1990s.
Volkswagen Polo after a full frontal
When a vehicle and all its contents, including passengers and luggage are travelling
crash test into a deformable wall at
at speed, they have inertia / momentum, which means that they will continue the Transport Research Laboratory.
[20] In the event
forward with that direction and speed (Newton's first law of motion).
of a sudden deceleration of a rigid framed vehicle due to impact, unrestrained
vehicle contents will continue forwards at their previous speed due to inertia, and impact the vehicle interior, with a force equivalent
to many times their normal weight
due to gravity. The purpose of
crumple zones is to slow down the
collision and to absorb energy to
reduce the difference in speeds
between the vehicle and its
occupants.[21]

Seatbelts restrain the passengers so VW Vento / Jetta activated front


A Toyota Camry after a front impact they don't fly through the crumple zone.[19]
with a tree. Airbags were deployed. windshield, and are in the correct
position for the airbag and also
spread the loading of impact on the body. Seat belts also absorb passenger inertial
energy by being designed to stretch during an impact, again to reduce the speed differential between the passenger's body and their
vehicle interior.[22] In short: a passenger whose body is decelerated more slowly due to the crumple zone (and other devices) over a
longer time survives much more often than a passenger whose body indirectly impacts a hard, undamaged metal car body which has
come to a halt nearly instantaneously. It is like the difference between slamming someone into a wall headfirst (fracturing their skull)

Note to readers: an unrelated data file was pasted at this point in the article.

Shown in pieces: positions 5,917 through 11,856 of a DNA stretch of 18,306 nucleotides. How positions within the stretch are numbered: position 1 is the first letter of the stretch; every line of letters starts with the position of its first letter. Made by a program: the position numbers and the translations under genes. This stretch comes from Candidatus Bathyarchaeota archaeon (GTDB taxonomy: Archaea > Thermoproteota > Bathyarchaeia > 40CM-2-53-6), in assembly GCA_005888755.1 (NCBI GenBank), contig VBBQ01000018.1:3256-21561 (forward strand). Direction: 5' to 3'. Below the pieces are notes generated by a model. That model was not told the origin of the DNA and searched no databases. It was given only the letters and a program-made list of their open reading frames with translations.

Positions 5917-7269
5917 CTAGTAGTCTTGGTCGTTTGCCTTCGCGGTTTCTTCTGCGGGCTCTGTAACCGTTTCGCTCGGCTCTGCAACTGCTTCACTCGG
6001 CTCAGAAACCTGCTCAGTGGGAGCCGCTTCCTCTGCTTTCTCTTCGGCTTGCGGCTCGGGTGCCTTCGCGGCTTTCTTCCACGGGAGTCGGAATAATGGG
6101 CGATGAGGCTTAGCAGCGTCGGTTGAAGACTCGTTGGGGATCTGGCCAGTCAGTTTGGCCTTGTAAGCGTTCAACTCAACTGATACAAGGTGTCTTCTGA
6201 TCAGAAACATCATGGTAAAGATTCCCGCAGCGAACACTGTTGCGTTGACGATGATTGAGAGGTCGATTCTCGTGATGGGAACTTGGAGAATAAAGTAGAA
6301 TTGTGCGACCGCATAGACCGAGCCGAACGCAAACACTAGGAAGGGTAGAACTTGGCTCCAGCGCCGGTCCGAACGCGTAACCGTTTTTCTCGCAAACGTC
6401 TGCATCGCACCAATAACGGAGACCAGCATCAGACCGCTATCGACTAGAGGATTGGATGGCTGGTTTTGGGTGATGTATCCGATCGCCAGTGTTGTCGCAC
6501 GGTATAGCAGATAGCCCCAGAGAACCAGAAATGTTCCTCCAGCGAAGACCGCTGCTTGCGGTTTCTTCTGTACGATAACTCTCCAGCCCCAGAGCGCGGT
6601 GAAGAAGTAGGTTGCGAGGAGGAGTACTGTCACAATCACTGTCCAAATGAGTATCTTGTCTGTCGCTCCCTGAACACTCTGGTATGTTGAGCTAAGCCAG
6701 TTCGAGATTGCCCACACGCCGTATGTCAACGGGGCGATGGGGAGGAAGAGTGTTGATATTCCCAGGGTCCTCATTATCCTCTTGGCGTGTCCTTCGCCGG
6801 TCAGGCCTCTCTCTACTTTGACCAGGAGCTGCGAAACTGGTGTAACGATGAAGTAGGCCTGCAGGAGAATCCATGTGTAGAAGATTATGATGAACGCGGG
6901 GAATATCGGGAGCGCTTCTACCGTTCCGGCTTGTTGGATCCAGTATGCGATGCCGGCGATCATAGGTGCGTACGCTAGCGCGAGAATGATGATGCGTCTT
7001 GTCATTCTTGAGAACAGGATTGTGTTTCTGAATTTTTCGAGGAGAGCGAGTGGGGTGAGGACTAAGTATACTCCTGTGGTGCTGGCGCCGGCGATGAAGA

and shoulder-first (bruising their flesh slightly) is that the arm, being softer, has tens of times longer to slow its speed, yielding a little
at a time, than the hard skull, which isn't in contact with the wall until it has to deal with extremely high pressures. The stretching of
seatbelts while restraining occupants during an impact, means that it is necessary to replace them if a vehicle is repaired and put back
on the road after a collision. They should also be replaced if their condition has deteriorated e.g. through fraying or mechanical or
belt mounting faults. InNew Zealand it is officially mandatory to replace worn inertia reel type seatbelts only with 'webbing grabber'
type belts that have less play and are more effective on older cars.[23] Newer cars have electronically fired pre-tension seatbelts that
are timed to work with the airbag firing. Buying used seatbelts is not a good idea even in countries where it is legal to do so, because